Phelps v. Benson

Citation90 N.W.2d 533,252 Minn. 457
Decision Date29 May 1958
Docket Number37279,Nos. 37278,s. 37278
PartiesCharles E. PHELPS, as trustee for the heirs and next of kin of Eleanor E. Higgins, and George Higgins, Appellants, v. Melvin BENSON, Respondent.
CourtMinnesota Supreme Court

Page 533

90 N.W.2d 533
252 Minn. 457
Charles E. PHELPS, as trustee for the heirs and next of kin
of Eleanor E. Higgins, and George Higgins, Appellants,
Melvin BENSON, Respondent.
Nos. 37278, 37279.
Supreme Court of Minnesota.
May 29, 1958.

Page 534

Syllabus by the Court

1. Where two couples travel together in the automobile owned by one of the parties for the mutual pleasure of all parties, the mere fact of ownership of the automobile does not prevent the owner from being a guest of the operator under the South Dakota 'guest statute' under the facts of this case.

2. Where an essential fact is alleged in a complaint and admitted to be true in a responsive pleading or at the request of the pleader under Rule 36 of Rules of Civil Procedure, that fact no longer is in issue until the pleader takes some action by way of amendment of the pleadings, request for submission of the issue to the jury, or otherwise. Failure to object to a single question inconsistent with the admitted fact is not enough to establish an implied consent to litigate the admitted fact by consent.

[252 Minn. 458] Samuel Saliterman and Michael Robins, Minneapolis (Charles Alan Wright, Austin, of counsel), for appellants.

Carlsen & Greiner, Meagher, Geer, Markham & Anderson, Manson Reedal and O. C. Adamson, II, Minneapolis, for respondent.

KNUTSON, Justice.

These cases arose out of an automobile accident which occurred on U. S. Highway No. 14 east of Rapid City, South Dakota, on July 4, 1953.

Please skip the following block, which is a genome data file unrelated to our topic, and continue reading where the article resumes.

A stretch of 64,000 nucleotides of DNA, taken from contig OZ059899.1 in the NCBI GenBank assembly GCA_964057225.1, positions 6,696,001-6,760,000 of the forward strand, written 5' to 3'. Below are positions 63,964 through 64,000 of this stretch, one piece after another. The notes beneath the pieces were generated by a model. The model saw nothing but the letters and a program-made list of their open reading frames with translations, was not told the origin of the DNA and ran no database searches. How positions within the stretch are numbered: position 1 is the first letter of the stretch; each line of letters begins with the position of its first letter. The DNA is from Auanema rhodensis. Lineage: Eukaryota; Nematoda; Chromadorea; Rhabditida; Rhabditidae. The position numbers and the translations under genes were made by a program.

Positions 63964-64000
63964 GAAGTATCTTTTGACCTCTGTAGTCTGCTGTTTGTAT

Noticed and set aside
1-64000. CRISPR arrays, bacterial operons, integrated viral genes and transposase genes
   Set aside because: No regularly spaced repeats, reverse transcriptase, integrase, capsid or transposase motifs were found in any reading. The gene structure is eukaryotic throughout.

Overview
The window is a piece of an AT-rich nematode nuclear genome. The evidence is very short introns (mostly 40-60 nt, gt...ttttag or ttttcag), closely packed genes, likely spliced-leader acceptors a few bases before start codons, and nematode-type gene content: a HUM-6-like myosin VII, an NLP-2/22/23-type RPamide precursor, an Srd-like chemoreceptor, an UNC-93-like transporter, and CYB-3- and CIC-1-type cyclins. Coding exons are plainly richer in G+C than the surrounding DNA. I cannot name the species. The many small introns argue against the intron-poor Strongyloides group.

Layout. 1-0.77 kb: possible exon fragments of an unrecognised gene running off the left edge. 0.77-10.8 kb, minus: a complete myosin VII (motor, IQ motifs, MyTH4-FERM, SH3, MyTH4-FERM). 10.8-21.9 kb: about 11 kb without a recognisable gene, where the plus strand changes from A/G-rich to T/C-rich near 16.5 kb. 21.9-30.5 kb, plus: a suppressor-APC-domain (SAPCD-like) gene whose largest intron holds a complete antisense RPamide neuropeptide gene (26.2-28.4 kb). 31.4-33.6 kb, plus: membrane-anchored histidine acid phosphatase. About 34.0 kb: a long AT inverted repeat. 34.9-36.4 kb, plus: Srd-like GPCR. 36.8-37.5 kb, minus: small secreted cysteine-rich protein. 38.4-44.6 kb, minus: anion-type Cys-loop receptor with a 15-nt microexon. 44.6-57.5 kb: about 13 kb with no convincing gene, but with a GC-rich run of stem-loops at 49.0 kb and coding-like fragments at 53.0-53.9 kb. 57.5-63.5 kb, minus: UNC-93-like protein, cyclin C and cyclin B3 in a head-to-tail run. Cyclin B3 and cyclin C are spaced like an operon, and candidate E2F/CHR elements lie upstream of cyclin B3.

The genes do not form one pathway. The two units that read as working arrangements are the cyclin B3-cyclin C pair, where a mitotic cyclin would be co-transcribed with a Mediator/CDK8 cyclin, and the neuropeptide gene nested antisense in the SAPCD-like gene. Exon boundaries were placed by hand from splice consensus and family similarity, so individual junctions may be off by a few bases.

Mr. and Mrs. Higgins and Mr. and Mrs. Benson had lived in Minneapolis prior to the accident. They had been very close friends for several years. Mr. and Mrs. Higgins and Mrs. Benson were all employed at the Twin City Arsenal. The two couples frequently went on short trips together,

Page 535

and they were together nearly every weekend. Shortly before the trip involved here, Mr. and Mrs. Higgins and Mrs. Benson were riding to work together. Mrs. Benson mentioned the fact that she and her husband planned to drive to Quantico, Virginia, on their vacation to pick up their son, who was in the Marines, during his leave. Mr. Higgins then suggested that the two couples join their vacations and also make a joint pleasure trip of it. The following weekend they got together and began to plan the trip. It was decided that they would use Mr. Higgins' car for the reason that it was newer and had better tires. They intended to include in their itinerary Rapid City and the Black Hills in South Dakota; Denver, Colorado, where the Bensons had some relatives they wished to visit; Juarez, Mexico; northern Florida; and then Quantico. They were to share the expenses of the trip, each paying half of the gasoline, oil, meals, and lodging. This [252 Minn. 459] was to be handled by keeping an account of all the expenses during each day; each night the one who had paid the expenses that day was to be reimbursed by the other for one-half thereof. They were also to share in the driving of the car. If there were any major repairs to the car, Mr. Higgins apparently was to pay for them, although his testimony in that respect was as follows: